One night in 1995, I happened to catch a 3-part series on PBS about the Hermitage Museum. Part 2 was about the museum during the Siege of Leningrad. After Germany’s surprise attack and over the few weeks leading up to the siege, the museum staff packed up the contents of the museum —1.2 million items of art — and these were shipped out of the city to an undisclosed location so they’d be safe from Hitler if he broke through the lines. They emptied the museum but left the empty frames hanging on the walls as a pledge that the art would return. When the bombing started, the staff members and their families —some 2000 people — moved into the bomb shelters underneath the empty museum and lived there through the first winter of the war.
On this program, there was a remarkable story about a curator who, as the siege wore on, began giving tours of the empty museum. He would take people around and stand them in front of an empty frame and describe the painting that had hung inside the frame. Those who witnessed this said that he described the paintings in such detail and with such passion that they could almost see them. When I heard this, a chill ran up my spine. In my journal the next day, I wrote “This would make an amazing short story” and prophetically, in parentheses afterwards: “or a novel, but for the research.”
I neither speak nor read Russian. Prior to seeing this program, I had never even heard of the Siege of Leningrad. I knew next to nothing about Russia’s role in World War II. In fact, I had never set foot in the country. I was supremely unqualified to write the novel. If I had fully believed that anyone would ever publish it, I might never have had the nerve to attempt it. But I was captivated by what little I knew.
In a conversation I had a few months ago with Isabel Allende, she compared research to foreplay. “Writing the novel won’t take that long,” she said. “It’s like intercourse . . . but research is the interesting part.” This turns out to be especially true when one is reading about Russia. I won’t claim that Russians have cornered the market on amazing stories, but there is something in the culture that embraces the outsized, whether that excess is of courage or cruelty or pleasure. Perhaps in a country so vast, human emotion and experience must be sized accordingly.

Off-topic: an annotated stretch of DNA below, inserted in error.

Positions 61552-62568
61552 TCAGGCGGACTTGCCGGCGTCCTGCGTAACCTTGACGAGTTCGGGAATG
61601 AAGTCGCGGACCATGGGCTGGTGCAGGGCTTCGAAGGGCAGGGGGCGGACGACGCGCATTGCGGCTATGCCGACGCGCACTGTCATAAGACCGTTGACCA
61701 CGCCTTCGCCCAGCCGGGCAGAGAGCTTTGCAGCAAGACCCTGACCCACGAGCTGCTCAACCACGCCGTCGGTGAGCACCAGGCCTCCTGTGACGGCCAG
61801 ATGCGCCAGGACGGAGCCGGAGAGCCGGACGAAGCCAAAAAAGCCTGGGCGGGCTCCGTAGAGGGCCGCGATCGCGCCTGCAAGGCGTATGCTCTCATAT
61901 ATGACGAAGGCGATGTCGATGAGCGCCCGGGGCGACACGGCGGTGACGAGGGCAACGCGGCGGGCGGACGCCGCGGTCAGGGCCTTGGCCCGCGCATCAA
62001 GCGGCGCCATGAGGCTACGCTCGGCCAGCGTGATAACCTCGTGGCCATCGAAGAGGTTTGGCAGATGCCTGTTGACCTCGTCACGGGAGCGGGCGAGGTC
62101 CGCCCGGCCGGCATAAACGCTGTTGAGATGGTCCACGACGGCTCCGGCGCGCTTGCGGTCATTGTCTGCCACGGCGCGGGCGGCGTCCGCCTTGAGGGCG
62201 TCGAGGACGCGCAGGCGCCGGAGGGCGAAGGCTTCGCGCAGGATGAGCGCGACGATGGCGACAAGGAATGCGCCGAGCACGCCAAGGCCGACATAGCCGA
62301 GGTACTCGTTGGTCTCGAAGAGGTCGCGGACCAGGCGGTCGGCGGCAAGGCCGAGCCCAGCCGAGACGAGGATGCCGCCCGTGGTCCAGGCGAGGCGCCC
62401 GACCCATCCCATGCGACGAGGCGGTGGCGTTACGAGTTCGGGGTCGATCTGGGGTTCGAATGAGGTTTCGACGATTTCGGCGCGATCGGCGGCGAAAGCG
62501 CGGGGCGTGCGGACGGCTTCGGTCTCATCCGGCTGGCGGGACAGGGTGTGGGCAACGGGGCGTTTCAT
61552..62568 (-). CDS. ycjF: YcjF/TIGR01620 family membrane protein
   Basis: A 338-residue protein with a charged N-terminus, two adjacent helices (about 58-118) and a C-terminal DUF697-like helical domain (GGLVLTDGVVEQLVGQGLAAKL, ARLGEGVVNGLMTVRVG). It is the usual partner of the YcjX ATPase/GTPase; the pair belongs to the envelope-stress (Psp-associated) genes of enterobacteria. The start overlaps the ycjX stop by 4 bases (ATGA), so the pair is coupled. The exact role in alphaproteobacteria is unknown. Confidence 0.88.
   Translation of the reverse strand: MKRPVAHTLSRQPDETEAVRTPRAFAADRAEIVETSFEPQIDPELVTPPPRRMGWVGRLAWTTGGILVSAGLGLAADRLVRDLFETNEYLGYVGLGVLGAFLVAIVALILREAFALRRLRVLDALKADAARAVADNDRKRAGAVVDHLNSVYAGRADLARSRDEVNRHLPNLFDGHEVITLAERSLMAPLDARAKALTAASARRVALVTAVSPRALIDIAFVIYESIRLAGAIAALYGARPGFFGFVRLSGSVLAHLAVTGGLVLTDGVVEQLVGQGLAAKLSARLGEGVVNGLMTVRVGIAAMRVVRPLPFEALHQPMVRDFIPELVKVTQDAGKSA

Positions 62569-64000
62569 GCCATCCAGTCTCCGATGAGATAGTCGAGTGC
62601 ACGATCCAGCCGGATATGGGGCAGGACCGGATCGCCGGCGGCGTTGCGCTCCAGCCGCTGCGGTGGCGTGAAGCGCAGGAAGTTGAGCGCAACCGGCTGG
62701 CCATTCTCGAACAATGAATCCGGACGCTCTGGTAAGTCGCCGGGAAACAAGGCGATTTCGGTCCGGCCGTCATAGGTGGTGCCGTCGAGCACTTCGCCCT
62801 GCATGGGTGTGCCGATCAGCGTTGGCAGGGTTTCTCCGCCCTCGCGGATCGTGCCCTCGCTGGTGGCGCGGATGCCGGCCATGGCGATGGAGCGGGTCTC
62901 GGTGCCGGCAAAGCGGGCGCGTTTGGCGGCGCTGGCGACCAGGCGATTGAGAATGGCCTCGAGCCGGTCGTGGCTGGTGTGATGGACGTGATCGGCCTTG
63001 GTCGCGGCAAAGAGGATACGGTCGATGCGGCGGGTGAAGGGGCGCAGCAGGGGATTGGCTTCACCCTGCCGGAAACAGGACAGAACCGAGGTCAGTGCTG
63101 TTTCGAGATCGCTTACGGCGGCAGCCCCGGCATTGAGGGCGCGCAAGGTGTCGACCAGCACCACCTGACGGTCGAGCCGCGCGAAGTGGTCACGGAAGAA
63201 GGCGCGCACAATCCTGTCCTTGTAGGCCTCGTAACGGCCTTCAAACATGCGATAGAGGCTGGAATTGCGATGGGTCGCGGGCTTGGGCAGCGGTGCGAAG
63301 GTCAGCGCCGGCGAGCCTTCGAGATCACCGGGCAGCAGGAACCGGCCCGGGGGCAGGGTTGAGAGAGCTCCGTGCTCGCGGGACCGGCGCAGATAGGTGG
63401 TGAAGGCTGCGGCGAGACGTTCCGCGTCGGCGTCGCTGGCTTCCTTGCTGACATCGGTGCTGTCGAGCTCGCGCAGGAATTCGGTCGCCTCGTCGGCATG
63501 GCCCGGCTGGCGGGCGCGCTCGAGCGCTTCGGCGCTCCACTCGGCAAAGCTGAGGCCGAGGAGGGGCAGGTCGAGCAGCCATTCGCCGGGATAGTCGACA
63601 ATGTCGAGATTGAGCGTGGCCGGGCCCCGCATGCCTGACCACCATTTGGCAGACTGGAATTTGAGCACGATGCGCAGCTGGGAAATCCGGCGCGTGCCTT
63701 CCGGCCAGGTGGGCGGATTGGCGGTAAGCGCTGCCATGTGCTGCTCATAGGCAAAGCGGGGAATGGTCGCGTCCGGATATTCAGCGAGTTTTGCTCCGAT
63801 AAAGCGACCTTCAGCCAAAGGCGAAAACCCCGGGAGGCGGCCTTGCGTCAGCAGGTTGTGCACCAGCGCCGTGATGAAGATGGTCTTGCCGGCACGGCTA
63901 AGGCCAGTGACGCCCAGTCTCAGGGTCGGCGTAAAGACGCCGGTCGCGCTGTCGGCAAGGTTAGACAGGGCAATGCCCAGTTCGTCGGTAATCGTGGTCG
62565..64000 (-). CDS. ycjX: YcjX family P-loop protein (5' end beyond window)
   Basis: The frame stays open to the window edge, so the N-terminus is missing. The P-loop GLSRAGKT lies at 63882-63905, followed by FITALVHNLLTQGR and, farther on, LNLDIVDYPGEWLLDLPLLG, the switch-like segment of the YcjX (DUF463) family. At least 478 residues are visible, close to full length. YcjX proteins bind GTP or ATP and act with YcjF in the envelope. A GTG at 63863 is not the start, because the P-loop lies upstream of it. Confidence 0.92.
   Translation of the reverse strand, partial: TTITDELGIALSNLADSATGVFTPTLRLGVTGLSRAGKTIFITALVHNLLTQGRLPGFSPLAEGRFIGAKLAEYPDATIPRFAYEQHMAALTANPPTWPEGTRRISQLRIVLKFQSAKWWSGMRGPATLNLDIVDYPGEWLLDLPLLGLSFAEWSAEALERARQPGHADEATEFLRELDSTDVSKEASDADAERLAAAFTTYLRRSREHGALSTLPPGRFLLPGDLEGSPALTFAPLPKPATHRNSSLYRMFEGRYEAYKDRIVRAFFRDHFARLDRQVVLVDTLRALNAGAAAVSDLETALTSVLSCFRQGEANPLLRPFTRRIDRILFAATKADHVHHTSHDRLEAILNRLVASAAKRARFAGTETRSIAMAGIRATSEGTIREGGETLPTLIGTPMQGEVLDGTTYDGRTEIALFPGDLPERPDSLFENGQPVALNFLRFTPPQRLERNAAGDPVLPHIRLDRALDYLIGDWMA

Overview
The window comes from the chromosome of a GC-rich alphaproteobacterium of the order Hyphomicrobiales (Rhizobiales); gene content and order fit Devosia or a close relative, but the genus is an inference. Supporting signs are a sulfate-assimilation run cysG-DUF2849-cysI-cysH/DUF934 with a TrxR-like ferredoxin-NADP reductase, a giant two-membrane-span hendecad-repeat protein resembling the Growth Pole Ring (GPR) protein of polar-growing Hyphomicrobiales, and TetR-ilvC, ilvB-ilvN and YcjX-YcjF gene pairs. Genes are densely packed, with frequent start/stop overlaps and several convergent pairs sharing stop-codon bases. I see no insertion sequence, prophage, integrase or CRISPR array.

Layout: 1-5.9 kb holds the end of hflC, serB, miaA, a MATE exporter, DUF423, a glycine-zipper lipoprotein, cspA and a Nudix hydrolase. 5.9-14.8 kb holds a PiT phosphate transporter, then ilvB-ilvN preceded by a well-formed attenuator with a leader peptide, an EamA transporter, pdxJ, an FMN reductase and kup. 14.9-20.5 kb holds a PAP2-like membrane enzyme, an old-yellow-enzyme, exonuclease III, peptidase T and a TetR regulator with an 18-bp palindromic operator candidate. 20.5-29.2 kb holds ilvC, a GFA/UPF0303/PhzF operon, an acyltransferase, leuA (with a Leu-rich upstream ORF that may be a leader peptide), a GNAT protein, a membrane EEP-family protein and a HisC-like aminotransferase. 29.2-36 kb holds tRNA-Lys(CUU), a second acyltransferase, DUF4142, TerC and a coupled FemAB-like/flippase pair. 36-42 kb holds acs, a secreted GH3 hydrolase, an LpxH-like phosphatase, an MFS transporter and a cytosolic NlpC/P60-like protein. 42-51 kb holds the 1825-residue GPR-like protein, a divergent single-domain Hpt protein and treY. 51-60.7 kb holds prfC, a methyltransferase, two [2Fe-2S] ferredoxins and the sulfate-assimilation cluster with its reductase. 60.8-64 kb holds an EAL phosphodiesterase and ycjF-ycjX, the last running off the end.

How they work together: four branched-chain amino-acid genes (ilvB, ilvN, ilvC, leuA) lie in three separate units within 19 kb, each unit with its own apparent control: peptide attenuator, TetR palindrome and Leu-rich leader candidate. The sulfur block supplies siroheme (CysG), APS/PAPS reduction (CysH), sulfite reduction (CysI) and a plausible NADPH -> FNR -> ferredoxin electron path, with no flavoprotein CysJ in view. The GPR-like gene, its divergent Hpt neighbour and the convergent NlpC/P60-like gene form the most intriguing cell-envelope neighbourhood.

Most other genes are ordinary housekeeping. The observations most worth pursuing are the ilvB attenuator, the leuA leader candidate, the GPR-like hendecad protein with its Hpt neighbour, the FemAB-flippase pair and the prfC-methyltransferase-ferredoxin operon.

Nearly ten years after I first watched that PBS program, I finally finished writing The Madonnas of Leningrad and turned my thoughts to the next book. In my research, I had come across a footnote about a woman named Xenia who lived in the same city, but two hundred years earlier when it was called St. Petersburg. She was married to a singer in the Imperial choir of Empress Elizabeth. When she was twenty-six, he died suddenly, and she went mad with grief. She began to give away everything she owned and . . . No, I told myself. Stop right there. Not Russia again. Once was hubris enough. But it was too late. Already, I was sneaking peaks into history, studying what little was known of Xenia and finding out about Russian court life: the Italian castrati, the language of fans, and Empress Elizabeth’s affinity for cross-dressing balls. Then imagining the state of mind that leads someone away from all that and down the hard path to sainthood.
Perhaps I have developed an affinity for this faraway place precisely because it is both strange and yet deeply, soulfully familiar. Perhaps my muse is Russian. If one is lucky enough to get swept away, perhaps it is best not to examine too closely the whys, and just surrender gratefully to the work.
Her new novel, The Mirrored World, comes out August 28.
A native of Seattle, she lives in Miami and teaches at Florida International University. Follow her on Facebook at http://www.facebook.com/debradeanauthor
Early Praise for The Mirrored World:
"With evocative, rich prose and deep emotional resonance, Debra Dean delivers a compelling and captivating story that touches the soul. Truly a wonderful read." Garth Stein, bestselling author of The Art of Racing in the Rain
“Dean’s novel grows more profound and affecting with every page.” Booklist
“For those familiar with the story of St. Xenia, this is a gratifying take on a compelling woman. For others, Dean’s vivid prose and deft pacing make for a quick and entertaining read.” Publishers Weekly
“Transporting readers to St. Petersburg during the reign of Catherine the Great, Dean brilliantly reconstructs and reimagines the life of St. Xenia, one of Russia’s most revered and mysterious holy figures, in a richly told and thought-provoking work of historical fiction that recounts the unlikely transformation of a young girl, a child of privilege, into a saint beloved by the poor.” Book Reporter You can read Marg's review of The Mirrored World here, and also enter into a giveaway of the book!